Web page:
I also think toxins in the blood stream is the result of the liver not doing its job, due to fructose overload.

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Because it's in such an abundance in most peoples diets and the liver is required to process it. 4mg of mercury in a can of tuna, or 0.001% of pesticides on a vegetable are nothing compared to the hundreds of grams of fructose some people consume daily, yet they are processed the same way. I'm not claiming to be an expert, just a theory i'm looking into because I can't figure out how else toxins would be running rampant through the blood.

This man can explain fructose much better than I, it's an interesting watch but long.

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I think it has to do with the body eliminating toxins in the blood stream, and the inflammation is the result of the battle. The pimple is the "smoke" from the fire, and that's why they all look the same despite different toxins flowing through. That would explain why most acne is around the face where your body would want to protect your brain or eyes from the toxins, so that's where most of the defenses kick in, and the troops line up and kill any toxin that gets close. The result can be quite messy on the surface!

I also think toxins in the blood stream is the result of the liver not doing its job, due to fructose overload.

seems a bit odd to me. surely the back would be a better place to elimnate toxins, more surface area etc.

I was led to beleive you get spots on the back and face because this is where on the human body most of the sweat glans are and so can expel toxins quicker here?

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It does give a lot of other people acne though. Pardon my use of metaphors I just like to try not to send myself to sleep when thinking about this stuff.

I've withdrawn the toxin theory based on something I remember when I had acne, when i'd eat something terrible and sugary i'd feel a surge around my face almost instantly, way too quickly for a toxin to travel there.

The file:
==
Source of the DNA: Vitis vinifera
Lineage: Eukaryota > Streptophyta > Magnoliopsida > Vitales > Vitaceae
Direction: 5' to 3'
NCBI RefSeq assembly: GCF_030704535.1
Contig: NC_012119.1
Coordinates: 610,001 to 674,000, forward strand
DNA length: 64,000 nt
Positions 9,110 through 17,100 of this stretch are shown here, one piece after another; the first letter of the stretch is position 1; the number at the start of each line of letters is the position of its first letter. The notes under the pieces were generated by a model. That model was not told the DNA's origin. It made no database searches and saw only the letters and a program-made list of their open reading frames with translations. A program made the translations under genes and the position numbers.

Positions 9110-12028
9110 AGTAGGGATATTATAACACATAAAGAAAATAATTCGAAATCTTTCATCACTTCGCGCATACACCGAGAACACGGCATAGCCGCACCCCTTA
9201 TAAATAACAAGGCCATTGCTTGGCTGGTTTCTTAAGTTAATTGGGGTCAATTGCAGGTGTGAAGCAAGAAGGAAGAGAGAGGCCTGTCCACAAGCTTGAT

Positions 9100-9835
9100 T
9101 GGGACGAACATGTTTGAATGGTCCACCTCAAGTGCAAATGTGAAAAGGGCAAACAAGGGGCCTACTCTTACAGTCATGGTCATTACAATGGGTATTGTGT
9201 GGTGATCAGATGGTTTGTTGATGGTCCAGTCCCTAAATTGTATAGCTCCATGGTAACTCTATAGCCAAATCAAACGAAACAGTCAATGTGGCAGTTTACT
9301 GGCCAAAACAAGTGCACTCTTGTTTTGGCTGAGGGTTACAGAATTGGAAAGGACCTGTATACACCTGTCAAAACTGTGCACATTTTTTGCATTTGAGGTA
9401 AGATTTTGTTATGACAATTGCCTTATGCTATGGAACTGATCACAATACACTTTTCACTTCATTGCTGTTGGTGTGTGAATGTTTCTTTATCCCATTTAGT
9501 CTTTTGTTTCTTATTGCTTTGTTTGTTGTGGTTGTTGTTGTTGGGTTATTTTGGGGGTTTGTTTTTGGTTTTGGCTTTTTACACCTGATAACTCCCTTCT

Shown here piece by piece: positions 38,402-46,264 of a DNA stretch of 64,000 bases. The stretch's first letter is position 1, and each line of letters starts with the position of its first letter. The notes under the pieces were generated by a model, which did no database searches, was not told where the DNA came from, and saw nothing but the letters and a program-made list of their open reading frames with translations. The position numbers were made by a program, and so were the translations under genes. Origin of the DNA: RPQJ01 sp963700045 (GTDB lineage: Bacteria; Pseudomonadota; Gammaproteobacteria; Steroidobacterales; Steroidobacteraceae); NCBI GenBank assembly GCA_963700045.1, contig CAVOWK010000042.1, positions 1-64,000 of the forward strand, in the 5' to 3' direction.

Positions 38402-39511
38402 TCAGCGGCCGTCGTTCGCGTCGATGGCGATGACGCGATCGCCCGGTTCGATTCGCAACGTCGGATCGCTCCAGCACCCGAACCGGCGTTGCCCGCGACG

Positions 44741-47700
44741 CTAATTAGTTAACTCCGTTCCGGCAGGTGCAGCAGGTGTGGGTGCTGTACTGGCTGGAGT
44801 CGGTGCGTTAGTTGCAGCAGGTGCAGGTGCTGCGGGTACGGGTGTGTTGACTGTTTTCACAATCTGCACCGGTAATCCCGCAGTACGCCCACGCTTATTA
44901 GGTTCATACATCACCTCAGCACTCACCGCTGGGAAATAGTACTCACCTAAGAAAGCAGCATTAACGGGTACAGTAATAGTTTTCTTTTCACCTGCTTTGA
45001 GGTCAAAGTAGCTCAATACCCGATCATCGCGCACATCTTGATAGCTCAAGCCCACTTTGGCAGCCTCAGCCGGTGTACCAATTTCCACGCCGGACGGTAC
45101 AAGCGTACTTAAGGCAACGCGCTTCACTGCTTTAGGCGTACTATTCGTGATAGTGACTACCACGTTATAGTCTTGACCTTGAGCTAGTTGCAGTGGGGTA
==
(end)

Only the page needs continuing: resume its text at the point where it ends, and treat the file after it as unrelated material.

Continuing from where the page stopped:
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in·flam·ma·tion

   /ˌɪnfləˈmeɪʃən/ Show Spelled[in-fluh-mey-shuhn] Show IPA

–noun

1.

Pathology. redness, swelling, pain, tenderness, heat, and disturbed function of an area of the body, esp. as a reaction of tissues to injurious agents.

2.

the act or fact of inflaming.

3.

the state of being inflamed.

Yay dictionaries! lol

Inflammation is the same no matter where it is.

I would concur that acne causes inflammation of your pores and not necessarily the other way around. I mean the pore gets filled with excess oil which traps dirt and bacteria, now the pore gets inflamed and irritated because of the junk in there.

However, allergies are an abnormally sensitive reaction of your immune system to certain stimuli. The stimuli cause the allergic reaction and your body releases histamines which cause inflammation. So, whatever is causing the allergic reaction is disrupting normal immunologic function.. thus making you more susceptible to acne.

I think this is why so many people have success with vitamins and diet changes. They're combating allergies and letting the immune system chill out.

Just my thoughts though :whistle:

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No, it's not just about inflammation as part of a reaction to a pathogen. It's chronic cellular level inflammation that can cause clogged pores as well as worsen the severity of acne. It's also at the root of developing all kinds of degenerative conditions like diabetes and arteriosclerosis. It comes from inflammatory foods, blood sugar/insulin spikes, visceral fat...

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Could you cite where you got your information from? I'm not sure what you mean by cellular level inflammation - inflammation is always at a cellular level. It's the body's response to what it sees as harmful stimuli, which can be a pathogen but is not always (they are not the same thing). The stimuli may not actually be harmful, but your body thinks it is.

In regards to it being the root of arteriosclerosis, the inflammation is not the cause of the condition. Arteriosclerosis is a thickened, or inflamed, artery due to build up of fatty materials. It is therefore a chronic inflammatory disease because the artery is always inflamed from this buildup. From what I've been reading, it looks like sugary, fatty foods build up in the body (to put it simply) and cause inflammation, leading to chronic diseases and conditions. I don' t think it is as simple as "inflammation causes diseases". The same goes for acne. Like I said before - inflammation is a response -something is causing the inflammation and the inflammation causes other problems.